What is a Partnership?

Partnerships are collaborative agreements among both nonprofit and for-profit organizations designed to strengthen and enhance the mission.  While some partnerships are formal agreements, there are also informal partnerships that allow organizations to work together for a common goal.  Effective partnerships do not duplicate an activity or action, but rather enhance and expand and overarching objective for both parties.  (2014)

Partnership Framework:

Most successful partnerships are relationship-based. The goal is to build each other up, strengthen the foundation, and provide a solid structure from which more can be accomplished. When taking on a partnership, both parties are agreeing to take an active part in the development of the project, they both share the risk and responsibilities associated with the project, and ultimately they both reap the benefits of a successful project. When partnerships are developed using a solid framework they are better equipped to accomplish big goals. (Kania, 2011 ) Below are some guiding principles to consider when considering and developing partnerships in your community:

  • Effective partnerships are guided by the common foundational principles of the participating organizations.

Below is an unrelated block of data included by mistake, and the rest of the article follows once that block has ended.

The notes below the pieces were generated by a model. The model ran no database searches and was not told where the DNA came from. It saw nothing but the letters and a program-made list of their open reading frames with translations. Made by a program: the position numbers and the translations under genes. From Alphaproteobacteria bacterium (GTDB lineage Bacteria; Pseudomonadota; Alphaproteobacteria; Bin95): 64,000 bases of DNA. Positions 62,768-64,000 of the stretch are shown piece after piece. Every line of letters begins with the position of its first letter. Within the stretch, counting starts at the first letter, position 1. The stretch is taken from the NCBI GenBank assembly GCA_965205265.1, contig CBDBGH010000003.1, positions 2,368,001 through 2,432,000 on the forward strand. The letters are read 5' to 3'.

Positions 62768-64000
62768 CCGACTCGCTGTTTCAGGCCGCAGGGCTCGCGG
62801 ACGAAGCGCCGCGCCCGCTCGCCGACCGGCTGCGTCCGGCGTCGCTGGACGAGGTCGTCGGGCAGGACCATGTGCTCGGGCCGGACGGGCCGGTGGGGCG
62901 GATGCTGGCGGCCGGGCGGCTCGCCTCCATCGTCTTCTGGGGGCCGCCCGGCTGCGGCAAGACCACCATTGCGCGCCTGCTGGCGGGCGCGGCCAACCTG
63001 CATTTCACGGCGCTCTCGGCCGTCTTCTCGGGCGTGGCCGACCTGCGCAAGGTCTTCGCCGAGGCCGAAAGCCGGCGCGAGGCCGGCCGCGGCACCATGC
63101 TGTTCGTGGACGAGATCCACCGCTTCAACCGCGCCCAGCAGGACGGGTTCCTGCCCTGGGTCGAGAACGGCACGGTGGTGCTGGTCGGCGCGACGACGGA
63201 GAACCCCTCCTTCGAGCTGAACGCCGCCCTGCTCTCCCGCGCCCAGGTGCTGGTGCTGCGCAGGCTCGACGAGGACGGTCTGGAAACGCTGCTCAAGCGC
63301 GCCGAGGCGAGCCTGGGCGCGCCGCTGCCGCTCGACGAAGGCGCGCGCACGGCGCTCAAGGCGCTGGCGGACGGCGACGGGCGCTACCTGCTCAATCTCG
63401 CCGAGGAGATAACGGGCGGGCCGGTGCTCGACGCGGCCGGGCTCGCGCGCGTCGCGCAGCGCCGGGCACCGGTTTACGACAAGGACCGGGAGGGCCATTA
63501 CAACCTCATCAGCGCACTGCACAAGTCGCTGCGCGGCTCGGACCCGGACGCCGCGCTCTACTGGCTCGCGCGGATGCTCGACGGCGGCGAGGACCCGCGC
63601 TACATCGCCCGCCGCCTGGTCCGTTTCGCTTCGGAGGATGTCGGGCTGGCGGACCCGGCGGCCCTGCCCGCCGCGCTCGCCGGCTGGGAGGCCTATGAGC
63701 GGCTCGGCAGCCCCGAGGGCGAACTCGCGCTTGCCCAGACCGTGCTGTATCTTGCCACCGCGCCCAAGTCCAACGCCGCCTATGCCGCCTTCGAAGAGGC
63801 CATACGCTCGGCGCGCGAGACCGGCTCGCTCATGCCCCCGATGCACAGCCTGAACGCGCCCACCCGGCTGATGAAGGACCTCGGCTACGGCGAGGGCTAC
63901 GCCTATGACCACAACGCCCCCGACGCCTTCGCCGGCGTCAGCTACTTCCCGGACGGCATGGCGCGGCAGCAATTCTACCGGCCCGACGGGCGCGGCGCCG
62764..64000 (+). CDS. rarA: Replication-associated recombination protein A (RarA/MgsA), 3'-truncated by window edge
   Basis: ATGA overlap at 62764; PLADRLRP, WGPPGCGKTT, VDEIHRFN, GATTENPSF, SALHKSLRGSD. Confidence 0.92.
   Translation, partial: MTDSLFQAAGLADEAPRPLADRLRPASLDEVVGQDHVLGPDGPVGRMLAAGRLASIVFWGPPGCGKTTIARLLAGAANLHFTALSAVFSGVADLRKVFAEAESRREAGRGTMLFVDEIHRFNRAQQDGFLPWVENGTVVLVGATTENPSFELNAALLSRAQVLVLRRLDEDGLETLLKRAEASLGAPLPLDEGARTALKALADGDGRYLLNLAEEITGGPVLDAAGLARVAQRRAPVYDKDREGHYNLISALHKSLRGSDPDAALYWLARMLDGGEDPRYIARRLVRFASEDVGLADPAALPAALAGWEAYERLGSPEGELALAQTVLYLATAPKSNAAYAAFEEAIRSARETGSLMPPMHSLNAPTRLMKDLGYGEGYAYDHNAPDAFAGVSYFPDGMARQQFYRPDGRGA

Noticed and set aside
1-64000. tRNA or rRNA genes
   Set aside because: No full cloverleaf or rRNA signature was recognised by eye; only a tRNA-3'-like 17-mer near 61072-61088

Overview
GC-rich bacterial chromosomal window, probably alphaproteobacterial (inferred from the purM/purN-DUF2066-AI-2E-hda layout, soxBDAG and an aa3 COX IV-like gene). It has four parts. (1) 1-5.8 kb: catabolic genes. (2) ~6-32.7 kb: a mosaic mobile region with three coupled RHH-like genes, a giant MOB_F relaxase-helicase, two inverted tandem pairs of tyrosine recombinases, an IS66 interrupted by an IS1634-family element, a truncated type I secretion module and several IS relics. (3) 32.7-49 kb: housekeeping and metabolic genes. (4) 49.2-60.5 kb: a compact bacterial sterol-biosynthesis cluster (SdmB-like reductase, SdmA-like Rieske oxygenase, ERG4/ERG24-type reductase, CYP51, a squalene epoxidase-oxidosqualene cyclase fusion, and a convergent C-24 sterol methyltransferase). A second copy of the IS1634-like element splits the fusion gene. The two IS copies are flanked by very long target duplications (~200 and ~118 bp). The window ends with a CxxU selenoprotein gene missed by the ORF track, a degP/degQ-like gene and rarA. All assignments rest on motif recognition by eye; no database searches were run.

• They are formed within a geographic region (City, County, State, or Country), but can be at the global level depending on the organizations involved and purpose of the partnership. The size of the geographic region is guided by the overarching goal of the partnership and can be expanded as the program grows.
  • Partnerships expand the mission of both organizations through shared commitments and resources, this may or may not involve the transfer of financial resources. 
  • They are consultative and jointly owned. Both parties agree on the objectives and results to be achieved, including the implementation strategies and resources each partner will contribute. ( Unicef, 2017 )

Guiding Principles of Effective Partnerships:

Effective partnerships share in the same big goal and they share foundational beliefs about the issue or challenge they are seeking to address. They have targeted skill sets and resources that when brought together enhance and expand the mission of both target organizations through consultative and joint ownership of the issue. (Unicef, 2017) They are other-focused; effective partners don’t say, “What can this organization do for us?”. Instead, they ask, “What value do I bring to this partner?” or “How does this partnership bring together assets that when combined can create a bigger impact?”


References:

Kania, J., Kramer, M., & Kania, J. (2011). Collective Impact (SSIR). Retrieved October 18, 2019, from https://ssir.org/articles/entry/collective_impact. (Links to an external site.)

Sustaining the Movement: Promoting Quality Collective Impact. (2014). Retrieved October 18, 2019, from https://www.youtube.com/watch?v=GfvfAluDK3g. (Links to an external site.)

UNICEF. (2017). Framework for Partnerships. Civil Society Partnerships. Retrieved From: https://www.unicef.org/about/partnerships/index_60043.html (Links to an external site.)